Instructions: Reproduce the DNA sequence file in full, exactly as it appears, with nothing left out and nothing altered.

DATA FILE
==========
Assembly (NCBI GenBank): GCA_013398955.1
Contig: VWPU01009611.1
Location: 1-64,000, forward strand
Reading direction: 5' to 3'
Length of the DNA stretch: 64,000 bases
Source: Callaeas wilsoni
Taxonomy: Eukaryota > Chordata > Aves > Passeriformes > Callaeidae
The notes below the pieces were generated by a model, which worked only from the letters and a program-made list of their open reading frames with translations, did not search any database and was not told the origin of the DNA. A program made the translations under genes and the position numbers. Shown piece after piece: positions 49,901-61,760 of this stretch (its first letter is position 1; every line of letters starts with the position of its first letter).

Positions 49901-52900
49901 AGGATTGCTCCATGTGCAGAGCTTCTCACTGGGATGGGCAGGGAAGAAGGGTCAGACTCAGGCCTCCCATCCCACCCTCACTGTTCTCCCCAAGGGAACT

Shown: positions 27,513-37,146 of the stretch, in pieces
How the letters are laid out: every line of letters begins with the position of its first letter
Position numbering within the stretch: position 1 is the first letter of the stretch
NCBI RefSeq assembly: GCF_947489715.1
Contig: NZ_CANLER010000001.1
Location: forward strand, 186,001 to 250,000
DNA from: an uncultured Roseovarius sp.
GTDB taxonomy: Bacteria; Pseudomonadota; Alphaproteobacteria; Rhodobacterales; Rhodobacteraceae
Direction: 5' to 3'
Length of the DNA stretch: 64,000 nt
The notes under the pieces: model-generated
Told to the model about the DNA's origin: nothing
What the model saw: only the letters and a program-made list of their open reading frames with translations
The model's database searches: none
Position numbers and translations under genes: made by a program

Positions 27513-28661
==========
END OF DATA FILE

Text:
Assembly (NCBI GenBank): GCA_013398955.1
Contig: VWPU01009611.1
Location: 1-64,000, forward strand
Reading direction: 5' to 3'
Length of the DNA stretch: 64,000 bases
Source: Callaeas wilsoni
Taxonomy: Eukaryota > Chordata > Aves > Passeriformes > Callaeidae
The notes below the pieces were generated by a model, which worked only from the letters and a program-made list of their open reading frames with translations, did not search any database and was not told the origin of the DNA. A program made the translations under genes and the position numbers. Shown piece after piece: positions 49,901-61,760 of this stretch (its first letter is position 1; every line of letters starts with the position of its first letter).

Positions 49901-52900
49901 AGGATTGCTCCATGTGCAGAGCTTCTCACTGGGATGGGCAGGGAAGAAGGGTCAGACTCAGGCCTCCCATCCCACCCTCACTGTTCTCCCCAAGGGAACT

Shown: positions 27,513-37,146 of the stretch, in pieces
How the letters are laid out: every line of letters begins with the position of its first letter
Position numbering within the stretch: position 1 is the first letter of the stretch
NCBI RefSeq assembly: GCF_947489715.1
Contig: NZ_CANLER010000001.1
Location: forward strand, 186,001 to 250,000
DNA from: an uncultured Roseovarius sp.
GTDB taxonomy: Bacteria; Pseudomonadota; Alphaproteobacteria; Rhodobacterales; Rhodobacteraceae
Direction: 5' to 3'
Length of the DNA stretch: 64,000 nt
The notes under the pieces: model-generated
Told to the model about the DNA's origin: nothing
What the model saw: only the letters and a program-made list of their open reading frames with translations
The model's database searches: none
Position numbers and translations under genes: made by a program

Positions 27513-28661